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Is there any non-trivial approximation algorithm for a variant of betweenness problem: namely, we want to minimize the number of unsatisfied triples rather than to maximize the number of satisfied ones?

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    $\begingroup$ You cannot hope for any multiplicative approximation because it is NP-complete to decide whether all triples can be simultaneously satisfied or not (the original, decision version of betweenness). $\endgroup$ Commented May 28, 2012 at 18:07
  • $\begingroup$ fair enough, but what if we allow some (small) additive error? $\endgroup$
    – ilyaraz
    Commented May 28, 2012 at 18:08
  • $\begingroup$ Then what is the difference between maximizing the number of satisfied triples and minimizing the number of unsatisfied triples? $\endgroup$ Commented May 28, 2012 at 18:09
  • $\begingroup$ I don't see how an algorithm with an additive error 1 for the minimization problem is implied by any known algorithm for the maximization version. $\endgroup$
    – ilyaraz
    Commented May 28, 2012 at 18:12
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    $\begingroup$ Well, that is because an algorithm with an additive error 1 in the minimization version is equivalent to an algorithm with an additive error 1 in the maximization version (which does not exist unless P=NP). $\endgroup$ Commented May 28, 2012 at 18:16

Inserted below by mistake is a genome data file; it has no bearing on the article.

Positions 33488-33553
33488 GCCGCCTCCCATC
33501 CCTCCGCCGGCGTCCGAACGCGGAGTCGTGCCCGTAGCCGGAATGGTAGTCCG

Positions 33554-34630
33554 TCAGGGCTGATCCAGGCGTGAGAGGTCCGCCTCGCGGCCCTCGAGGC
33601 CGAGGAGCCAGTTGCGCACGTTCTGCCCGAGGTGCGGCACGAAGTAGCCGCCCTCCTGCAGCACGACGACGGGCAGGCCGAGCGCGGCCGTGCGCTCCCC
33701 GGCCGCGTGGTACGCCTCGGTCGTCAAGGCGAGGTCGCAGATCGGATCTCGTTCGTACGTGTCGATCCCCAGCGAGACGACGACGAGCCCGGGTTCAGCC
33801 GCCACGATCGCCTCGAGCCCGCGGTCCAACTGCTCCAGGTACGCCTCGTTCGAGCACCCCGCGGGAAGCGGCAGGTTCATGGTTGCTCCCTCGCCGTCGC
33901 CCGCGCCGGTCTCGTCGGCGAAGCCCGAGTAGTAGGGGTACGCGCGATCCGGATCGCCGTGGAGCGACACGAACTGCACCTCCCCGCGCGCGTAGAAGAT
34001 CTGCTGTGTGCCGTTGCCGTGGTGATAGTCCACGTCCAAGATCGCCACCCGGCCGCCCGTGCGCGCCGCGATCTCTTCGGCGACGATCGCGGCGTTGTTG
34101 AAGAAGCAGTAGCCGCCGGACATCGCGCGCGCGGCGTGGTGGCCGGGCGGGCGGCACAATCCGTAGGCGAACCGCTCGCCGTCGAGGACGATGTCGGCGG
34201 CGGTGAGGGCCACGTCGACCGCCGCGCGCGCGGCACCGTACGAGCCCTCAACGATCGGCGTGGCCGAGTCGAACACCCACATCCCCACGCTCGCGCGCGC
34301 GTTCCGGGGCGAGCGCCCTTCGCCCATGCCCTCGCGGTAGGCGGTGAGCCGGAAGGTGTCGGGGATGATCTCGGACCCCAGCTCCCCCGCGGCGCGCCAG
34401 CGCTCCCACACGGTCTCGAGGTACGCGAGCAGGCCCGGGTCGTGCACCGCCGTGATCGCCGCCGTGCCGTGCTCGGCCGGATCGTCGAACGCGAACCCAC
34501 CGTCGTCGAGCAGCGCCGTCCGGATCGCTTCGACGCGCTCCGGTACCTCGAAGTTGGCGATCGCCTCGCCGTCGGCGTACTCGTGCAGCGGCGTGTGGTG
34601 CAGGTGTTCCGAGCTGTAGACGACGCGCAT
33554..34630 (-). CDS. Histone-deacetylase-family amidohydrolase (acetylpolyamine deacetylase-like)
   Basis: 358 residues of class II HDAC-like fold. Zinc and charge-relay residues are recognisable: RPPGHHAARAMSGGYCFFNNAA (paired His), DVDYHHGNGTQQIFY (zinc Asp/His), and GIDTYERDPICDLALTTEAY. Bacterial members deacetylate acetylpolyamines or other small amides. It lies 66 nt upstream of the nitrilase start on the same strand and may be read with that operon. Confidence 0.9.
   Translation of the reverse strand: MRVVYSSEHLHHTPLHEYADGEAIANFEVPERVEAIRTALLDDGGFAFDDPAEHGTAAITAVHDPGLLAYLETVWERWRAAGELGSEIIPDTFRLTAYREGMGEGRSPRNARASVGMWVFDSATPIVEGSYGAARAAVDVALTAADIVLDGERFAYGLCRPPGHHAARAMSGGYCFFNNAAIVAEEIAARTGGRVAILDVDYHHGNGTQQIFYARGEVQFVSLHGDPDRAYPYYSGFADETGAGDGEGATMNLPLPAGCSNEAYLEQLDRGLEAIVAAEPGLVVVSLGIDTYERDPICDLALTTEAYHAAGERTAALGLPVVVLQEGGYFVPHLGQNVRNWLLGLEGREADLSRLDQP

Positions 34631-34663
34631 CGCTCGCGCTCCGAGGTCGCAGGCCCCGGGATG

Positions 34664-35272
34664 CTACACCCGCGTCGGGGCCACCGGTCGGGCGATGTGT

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The particular minimization version which you mentioned does not make much sense, because even deciding whether all triples can be satisfied simutaneously or not is NP-comlpete. Also, it is easy to see that unless P=NP, for every choice of constants k1 and k2, there is no polynomial-time approximation algorithm for the minimization version of the betweenness problem in the sense that it produces an assignment which violates at most (k1⋅OPT + k2) triples, where OPT is the minimum number of violated triples. (Just consider the case where OPT=0.) [Edit: In an earlier revision, I stated that this follows from [CS98], but [CS98] was overkill for it.]

On a tangentially related topic, if you consider the additive approximation of the ratio of (un)satisfied triples, the problem becomes much more interesting. Chor and Sudan [CS98] showed that for every s∈(47/48,1), it is NP-complete to decide whether a given instance of the betweenness problem is satisfiable or no assignment satisfies more than s fraction of constraints. In particular, the ratio version is NP-hard to approximate within any constant additive error less than 1/48, and this clearly applies equally to both the maximization version and the minimization version.

For more on approximation of a satisfaction ratio within an additive error, see my answer to the question “Hardness of approximation - additive error” by Raphael Clifford.

[CS98] Benny Chor and Madhu Sudan. A geometric approach to betweenness. SIAM Journal on Discrete Mathematics, 11(4):511–523, Nov. 1998. DOI: 10.1137/S0895480195296221.

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